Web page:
In certain embodiments, the partial oxidation zones comprise catalysts comprising at least one metal from Groups 8, 9, and 10 of the Periodic Table, such as rhodium, iridium, ruthenium, samarium, and combinations thereof. When the catalyst comprises rhodium, the catalyst may further comprise a rare-earth metal or metal oxide. The rare-earth metal preferably comprises samarium, ytterbium, praseodymium, neodymium, lanthanum or any combination of two or more thereof. In various embodiments, the multiple partial oxidation zones are arranged in series where hydrocarbon gas is fed into one end of the series of zones and oxygen-containing gas is injected into regions between the zones. In other embodiments, the partial oxidation zones are contained in a porous wall. Hydrocarbon gas is injected directly into the partial oxidation zones while the porous wall regulates the flow of oxygen-containing gas into the zone.
The invention further encompasses an apparatus for the production of synthesis gas comprising a reactor shell; an upper plenum within said reactor shell; a lower plenum within said reactor shell; an oxygen chamber located inside said reactor shell between the upper plenum and the lower plenum; a multitude of partial oxidation zones enclosed within porous or perforated walls, each partial oxidation zone being surrounded by the oxygen chamber; one oxidant gas inlet on the reactor shell in fluid communication with the oxygen chamber, said oxidant gas inlet being suitable to feed an oxygen-containing gas to the oxygen chamber; one hydrocarbon gas inlet on the reactor shell located upstream of the multitude of partial oxidation zones in the reactor upper plenum, said hydrocarbon gas inlet being suitable to distribute an amount of a hydrocarbon gas to each of the partial oxidation zones; one reactor outlet on the reactor shell located downstream of the multitude of partial oxidation zones in the reactor lower plenum, said hydrocarbon gas outlet being suitable to pass a product stream which exits the reactor vessel. In preferred embodiments, the multitude of partial oxidation zones has a gas temperature less than 1,300° C. In some embodiments, the apparatus comprises a plurality of oxidant gas inlets and a plurality of oxygen chambers, wherein one oxidant gas inlet is in fluid communication with one oxygen chamber.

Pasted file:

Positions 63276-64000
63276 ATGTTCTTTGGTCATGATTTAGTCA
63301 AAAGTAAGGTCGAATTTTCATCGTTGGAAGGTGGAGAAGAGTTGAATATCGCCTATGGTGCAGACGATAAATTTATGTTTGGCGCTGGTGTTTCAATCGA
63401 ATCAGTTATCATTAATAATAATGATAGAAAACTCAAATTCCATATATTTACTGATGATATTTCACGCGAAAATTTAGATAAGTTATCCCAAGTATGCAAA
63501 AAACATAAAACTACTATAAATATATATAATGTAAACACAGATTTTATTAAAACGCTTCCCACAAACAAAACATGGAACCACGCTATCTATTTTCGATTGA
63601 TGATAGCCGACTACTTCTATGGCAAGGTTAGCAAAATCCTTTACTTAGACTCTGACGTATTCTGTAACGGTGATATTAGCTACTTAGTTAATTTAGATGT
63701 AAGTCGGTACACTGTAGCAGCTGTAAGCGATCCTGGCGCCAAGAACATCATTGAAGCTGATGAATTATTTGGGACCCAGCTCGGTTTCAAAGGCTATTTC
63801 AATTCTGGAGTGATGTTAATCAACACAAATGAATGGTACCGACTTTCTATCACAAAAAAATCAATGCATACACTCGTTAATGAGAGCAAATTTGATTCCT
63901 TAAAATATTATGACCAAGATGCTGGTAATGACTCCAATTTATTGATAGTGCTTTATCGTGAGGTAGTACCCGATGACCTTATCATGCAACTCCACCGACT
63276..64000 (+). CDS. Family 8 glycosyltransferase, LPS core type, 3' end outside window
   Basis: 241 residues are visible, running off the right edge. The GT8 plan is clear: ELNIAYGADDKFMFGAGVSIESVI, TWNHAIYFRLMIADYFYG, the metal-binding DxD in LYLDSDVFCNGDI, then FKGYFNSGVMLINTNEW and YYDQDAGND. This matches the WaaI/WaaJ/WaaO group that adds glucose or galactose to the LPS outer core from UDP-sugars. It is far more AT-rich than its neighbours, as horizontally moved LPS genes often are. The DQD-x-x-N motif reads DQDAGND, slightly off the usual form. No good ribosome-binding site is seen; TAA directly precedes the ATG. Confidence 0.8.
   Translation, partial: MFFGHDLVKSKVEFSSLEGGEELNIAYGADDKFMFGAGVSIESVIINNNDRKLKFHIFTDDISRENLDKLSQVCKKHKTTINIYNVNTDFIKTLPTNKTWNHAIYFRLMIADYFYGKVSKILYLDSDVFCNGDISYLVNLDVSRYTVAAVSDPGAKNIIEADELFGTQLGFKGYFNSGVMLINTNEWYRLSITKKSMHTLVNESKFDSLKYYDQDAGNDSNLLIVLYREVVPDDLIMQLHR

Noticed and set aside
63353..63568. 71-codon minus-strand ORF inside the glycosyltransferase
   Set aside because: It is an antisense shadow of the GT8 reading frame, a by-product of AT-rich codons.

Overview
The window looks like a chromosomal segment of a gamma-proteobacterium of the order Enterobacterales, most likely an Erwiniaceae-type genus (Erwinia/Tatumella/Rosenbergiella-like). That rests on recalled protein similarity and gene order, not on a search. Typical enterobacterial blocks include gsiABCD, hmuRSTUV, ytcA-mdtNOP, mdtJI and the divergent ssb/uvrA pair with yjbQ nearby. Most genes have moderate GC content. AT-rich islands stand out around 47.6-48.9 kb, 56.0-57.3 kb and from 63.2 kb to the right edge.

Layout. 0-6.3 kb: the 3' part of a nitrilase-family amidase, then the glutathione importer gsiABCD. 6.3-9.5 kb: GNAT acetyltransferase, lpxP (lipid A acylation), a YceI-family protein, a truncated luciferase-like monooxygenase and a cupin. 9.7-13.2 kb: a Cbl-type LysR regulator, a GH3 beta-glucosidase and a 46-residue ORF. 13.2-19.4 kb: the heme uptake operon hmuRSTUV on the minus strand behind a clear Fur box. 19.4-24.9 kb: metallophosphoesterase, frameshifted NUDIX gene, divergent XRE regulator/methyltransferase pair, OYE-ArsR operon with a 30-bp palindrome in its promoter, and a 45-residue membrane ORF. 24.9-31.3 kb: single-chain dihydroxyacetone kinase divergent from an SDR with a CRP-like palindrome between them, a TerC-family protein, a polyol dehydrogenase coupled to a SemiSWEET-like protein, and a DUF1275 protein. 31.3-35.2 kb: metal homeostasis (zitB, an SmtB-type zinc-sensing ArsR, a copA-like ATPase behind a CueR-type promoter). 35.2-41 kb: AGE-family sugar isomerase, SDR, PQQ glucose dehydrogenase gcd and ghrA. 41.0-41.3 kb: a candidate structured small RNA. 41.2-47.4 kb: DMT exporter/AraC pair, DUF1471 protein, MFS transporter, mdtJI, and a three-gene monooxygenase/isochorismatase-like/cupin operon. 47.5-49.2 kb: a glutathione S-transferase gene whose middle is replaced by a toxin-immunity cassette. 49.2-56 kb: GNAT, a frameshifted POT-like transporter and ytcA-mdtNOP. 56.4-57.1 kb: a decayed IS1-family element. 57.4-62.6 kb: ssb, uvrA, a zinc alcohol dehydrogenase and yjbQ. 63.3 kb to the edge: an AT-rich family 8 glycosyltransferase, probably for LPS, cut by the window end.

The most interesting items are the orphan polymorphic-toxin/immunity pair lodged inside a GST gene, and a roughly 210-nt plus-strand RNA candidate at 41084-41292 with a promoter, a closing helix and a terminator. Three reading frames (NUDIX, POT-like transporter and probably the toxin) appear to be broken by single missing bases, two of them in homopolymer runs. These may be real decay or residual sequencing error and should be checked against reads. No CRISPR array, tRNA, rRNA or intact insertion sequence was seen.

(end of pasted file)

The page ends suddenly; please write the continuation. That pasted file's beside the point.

Thus, the present invention comprises a combination of features and advantages that enable it to substantially improve the mixing and the net partial oxidation reaction of light hydrocarbons and an oxidant, more particularly of natural gas or methane and a molecular oxygen-containing gas in a catalytic partial oxidation process. These and various other characteristics and advantages of the present invention will be readily apparent to those skilled in the art upon reading the following detailed description of the preferred embodiments of the invention and by referring to the accompanying drawings.
For a more detailed understanding of the preferred embodiments, reference is made to the accompanying Figures, wherein:
In the description that follows, like parts are marked throughout the specification and drawings with the same reference numerals, respectively. The drawing figures are not necessarily to scale. Certain features of the invention may be shown exaggerated in scale or in somewhat schematic form and some details of conventional elements may not be shown in the interest of clarity and conciseness.